The influence of afterload resistance on the end-systolic pressure-thickness relationship (ESPTR) was assessed in six isolated canine left ventricles made to eject into a stimulated arterial system. An increase of simulated peripheral resistance from 1.5 to 6.0 mmHg·s·ml-1 resulted in a modest but significant shift of the ESPTR upward and to the right, indicating augmented contractile performance. A relationship between the extent of systolic wall thickening and end-systolic performance was also observed: increased wall thickening impairing and decreased wall thickening enhancing end-systolic performance. The dependence of end-systolic performance on wall thickening history in this setting is consistent with shortening deactivation. This phenomenon appears to account at least in part for the observed shift in the ESPTR with altered afterload resistance.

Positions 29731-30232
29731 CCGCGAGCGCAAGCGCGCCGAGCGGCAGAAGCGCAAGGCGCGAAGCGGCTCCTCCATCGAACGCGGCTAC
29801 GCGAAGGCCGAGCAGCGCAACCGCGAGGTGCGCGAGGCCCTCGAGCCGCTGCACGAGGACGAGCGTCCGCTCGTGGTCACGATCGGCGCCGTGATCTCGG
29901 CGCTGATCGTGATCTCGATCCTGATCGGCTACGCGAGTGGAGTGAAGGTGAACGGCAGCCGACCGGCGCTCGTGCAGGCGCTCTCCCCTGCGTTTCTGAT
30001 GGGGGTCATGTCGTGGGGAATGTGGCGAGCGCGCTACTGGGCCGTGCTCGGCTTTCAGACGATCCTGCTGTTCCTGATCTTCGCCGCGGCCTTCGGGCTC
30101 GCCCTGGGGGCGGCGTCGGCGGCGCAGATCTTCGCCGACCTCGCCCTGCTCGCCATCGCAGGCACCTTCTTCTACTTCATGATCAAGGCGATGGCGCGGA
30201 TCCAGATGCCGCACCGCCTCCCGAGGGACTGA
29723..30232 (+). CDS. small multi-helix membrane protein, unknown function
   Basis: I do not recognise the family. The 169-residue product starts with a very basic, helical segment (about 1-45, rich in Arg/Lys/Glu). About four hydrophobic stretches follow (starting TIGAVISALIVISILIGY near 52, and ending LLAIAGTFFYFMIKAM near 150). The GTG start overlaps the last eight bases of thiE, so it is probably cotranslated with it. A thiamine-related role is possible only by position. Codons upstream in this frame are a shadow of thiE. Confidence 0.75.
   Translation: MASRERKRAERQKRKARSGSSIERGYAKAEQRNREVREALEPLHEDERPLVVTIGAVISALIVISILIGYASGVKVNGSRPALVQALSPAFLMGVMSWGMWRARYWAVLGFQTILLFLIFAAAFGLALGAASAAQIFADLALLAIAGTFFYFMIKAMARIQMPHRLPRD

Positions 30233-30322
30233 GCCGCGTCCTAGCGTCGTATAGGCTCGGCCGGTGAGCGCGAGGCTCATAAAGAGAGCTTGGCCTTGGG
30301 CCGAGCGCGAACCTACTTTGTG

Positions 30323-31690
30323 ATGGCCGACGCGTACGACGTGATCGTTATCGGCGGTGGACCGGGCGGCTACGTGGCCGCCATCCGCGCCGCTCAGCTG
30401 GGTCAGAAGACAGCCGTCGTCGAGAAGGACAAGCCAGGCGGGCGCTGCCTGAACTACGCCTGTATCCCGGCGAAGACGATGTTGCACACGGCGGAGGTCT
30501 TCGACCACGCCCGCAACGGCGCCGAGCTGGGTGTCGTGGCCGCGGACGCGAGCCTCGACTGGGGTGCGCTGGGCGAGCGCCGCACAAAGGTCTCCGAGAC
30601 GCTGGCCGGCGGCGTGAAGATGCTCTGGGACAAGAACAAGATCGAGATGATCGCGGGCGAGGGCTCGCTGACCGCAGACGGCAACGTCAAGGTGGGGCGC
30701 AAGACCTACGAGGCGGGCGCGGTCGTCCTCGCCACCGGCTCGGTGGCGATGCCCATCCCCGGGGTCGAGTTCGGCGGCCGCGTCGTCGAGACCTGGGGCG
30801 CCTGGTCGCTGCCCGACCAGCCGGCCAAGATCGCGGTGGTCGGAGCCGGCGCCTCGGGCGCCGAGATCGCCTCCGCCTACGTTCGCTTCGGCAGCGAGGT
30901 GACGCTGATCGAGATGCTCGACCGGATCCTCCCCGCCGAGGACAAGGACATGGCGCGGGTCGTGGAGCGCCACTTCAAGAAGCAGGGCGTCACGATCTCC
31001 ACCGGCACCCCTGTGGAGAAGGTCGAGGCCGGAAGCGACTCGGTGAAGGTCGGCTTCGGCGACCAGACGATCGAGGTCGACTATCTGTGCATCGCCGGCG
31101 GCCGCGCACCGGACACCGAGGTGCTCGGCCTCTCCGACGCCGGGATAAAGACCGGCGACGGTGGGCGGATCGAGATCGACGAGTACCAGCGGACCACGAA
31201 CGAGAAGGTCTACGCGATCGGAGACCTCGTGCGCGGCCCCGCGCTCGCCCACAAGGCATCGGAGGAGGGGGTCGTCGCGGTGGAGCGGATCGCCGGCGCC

|Original language||English (US)|
|Journal||American Journal of Physiology - Heart and Circulatory Physiology|
|State||Published - Jan 1 1988|
ASJC Scopus subject areas
- Cardiology and Cardiovascular Medicine
- Physiology (medical)